Supporters and opponents of Colorado’s statewide ballot measures have pumped $41.7 million just this year toward swaying public opinion on issues that could have far-reaching implications if passed in November.

During a presidential election year in which issues such as abortion access hang in the balance, and at a time when many families are struggling to make ends financially, Colorado’s ballot questions are taking on heightened importance. Measures such as a 22-week ban on abortions and having Colorado support the national popular vote for president are receiving attention — and contributions — from across the state and country. With less than a month to go, advocates are making their final pushes to Election Day — including in the money race.

The committee fighting the proposed ban on abortions after 22 weeks has brought in the most contributions of any issue committee at almost $6.5 million in 2019 and 2020, while

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STEVE LeBLANC,

AP

September 27, 2020 | 9:38 AM

BOSTON (AP) — Money, and a lot of it, is pouring into campaigns for the two questions on the November ballot in Massachusetts.

A look at both referendums and the cash being spent around them:

RIGHT TO REPAIR

By far, most of the money has been raised by supporters and opponents of Question 1, which would expand the state’s “Right to Repair” law by giving car owners and independent auto repair shops expanded access to mechanical data related to vehicle maintenance and repair.

Collectively, the two groups have pulled in more than $41.5 million, according to reports filed with the state Office of Campaign and Political Finance.

Supporters of the question — the Massachusetts Right to Repair Committee — have raised about $15.7 million. Donors include auto parts suppliers and The Coalition for Auto Repair Equality, a non-profit national organization

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Updated

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By STEVE LeBLANC, Associated Press

BOSTON (AP) — Money, and a lot of it, is pouring into campaigns for the two questions on the November ballot in Massachusetts.

A look at both referendums and the cash being spent around them:

By far, most of the money has been raised by supporters and opponents of Question 1, which would expand the state’s “Right to Repair” law by giving car owners and independent auto repair shops expanded access to mechanical data related to vehicle maintenance and repair.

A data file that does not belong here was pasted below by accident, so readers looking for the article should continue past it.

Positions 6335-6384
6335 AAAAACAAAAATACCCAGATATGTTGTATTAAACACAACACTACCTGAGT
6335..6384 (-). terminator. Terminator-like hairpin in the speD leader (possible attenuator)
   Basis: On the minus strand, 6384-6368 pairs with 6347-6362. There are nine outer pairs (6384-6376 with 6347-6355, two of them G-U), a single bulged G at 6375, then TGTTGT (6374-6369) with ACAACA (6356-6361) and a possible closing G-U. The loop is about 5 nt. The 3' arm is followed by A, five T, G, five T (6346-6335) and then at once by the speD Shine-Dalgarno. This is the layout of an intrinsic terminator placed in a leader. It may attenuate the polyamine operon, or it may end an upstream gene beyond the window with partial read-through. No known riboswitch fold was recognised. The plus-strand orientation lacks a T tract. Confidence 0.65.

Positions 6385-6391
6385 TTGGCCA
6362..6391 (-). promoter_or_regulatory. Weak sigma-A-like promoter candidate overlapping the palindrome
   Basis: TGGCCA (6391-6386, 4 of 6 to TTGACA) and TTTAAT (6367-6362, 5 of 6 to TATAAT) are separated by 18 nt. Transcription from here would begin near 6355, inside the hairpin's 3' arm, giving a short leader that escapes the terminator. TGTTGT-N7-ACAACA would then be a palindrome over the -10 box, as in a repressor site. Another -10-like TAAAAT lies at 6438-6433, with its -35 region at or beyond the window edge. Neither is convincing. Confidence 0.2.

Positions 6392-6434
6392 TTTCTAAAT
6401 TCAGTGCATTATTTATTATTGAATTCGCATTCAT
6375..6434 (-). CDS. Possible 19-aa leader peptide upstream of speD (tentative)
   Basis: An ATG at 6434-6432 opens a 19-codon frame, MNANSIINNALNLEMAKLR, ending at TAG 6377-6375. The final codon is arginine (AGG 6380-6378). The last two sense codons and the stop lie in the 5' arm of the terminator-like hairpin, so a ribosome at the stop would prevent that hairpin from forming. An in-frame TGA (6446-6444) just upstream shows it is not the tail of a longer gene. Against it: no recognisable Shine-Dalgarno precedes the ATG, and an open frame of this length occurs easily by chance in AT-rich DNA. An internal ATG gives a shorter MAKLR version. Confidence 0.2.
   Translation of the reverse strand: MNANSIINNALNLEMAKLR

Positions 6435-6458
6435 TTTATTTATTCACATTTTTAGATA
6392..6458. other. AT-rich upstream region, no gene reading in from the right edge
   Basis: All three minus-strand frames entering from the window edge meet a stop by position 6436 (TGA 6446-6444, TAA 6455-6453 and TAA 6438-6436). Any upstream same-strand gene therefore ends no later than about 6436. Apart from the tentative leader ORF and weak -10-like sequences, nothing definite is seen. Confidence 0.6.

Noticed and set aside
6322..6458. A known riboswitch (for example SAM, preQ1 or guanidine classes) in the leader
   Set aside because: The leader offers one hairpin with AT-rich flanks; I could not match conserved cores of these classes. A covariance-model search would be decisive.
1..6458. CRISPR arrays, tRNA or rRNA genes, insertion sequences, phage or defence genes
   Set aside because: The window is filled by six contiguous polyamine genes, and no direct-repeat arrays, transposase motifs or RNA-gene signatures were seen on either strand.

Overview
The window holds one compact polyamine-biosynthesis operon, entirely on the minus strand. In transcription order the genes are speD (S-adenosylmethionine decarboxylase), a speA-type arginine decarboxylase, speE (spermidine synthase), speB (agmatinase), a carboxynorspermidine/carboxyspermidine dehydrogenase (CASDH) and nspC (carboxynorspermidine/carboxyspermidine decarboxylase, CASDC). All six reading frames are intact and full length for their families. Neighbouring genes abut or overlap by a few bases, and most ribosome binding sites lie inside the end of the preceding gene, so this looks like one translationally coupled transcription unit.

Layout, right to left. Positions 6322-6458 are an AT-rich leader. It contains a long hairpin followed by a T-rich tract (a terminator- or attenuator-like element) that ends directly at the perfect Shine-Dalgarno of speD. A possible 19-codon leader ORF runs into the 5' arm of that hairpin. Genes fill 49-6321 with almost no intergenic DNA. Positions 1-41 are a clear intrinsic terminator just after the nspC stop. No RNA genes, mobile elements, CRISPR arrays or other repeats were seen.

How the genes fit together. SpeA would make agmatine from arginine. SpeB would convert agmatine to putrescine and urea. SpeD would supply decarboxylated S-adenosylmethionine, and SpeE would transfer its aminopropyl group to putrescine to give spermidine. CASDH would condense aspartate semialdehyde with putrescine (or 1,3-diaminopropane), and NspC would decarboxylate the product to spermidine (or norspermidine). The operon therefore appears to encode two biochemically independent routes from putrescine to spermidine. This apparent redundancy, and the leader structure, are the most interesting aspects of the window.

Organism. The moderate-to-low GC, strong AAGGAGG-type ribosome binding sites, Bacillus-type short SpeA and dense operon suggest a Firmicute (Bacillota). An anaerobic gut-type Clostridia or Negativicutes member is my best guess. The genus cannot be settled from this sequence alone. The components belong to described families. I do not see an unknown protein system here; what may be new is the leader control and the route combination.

Collectively, the two groups have pulled in more than $41.5 million, according to reports filed with the state Office of Campaign and Political Finance.

Supporters of the question — the Massachusetts Right to Repair Committee — have raised about $15.7 million. Donors include auto parts suppliers and The Coalition for Auto Repair Equality, a non-profit national organization that represents companies like NAPA, AutoZone and Advance

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Maxwell is the owner of eMaximize, a full-service digital marketing agency located in Manhattan Beach, California.

Running Google Ads campaigns is getting more and more complicated. Gone are the days when a savvy business owner could easily run their own ads and their business. Google has introduced so much complexity and automation to the Google Ads platform that you risk spending a lot of money without a favorable ROI if you do not know what you are doing.

Having managed Google Ads campaigns for over 12 years, I have seen this advertising platform add more and more functionality. Some of the features are extremely valuable, while others you should probably shy away from unless you are an experienced pay-per-click analyst.

Here are five ways to optimize your Google Ads campaigns to increase conversions and help deliver a favorable ROI.

1. Don’t Allow Advertising On Search Partners’ Sites

When

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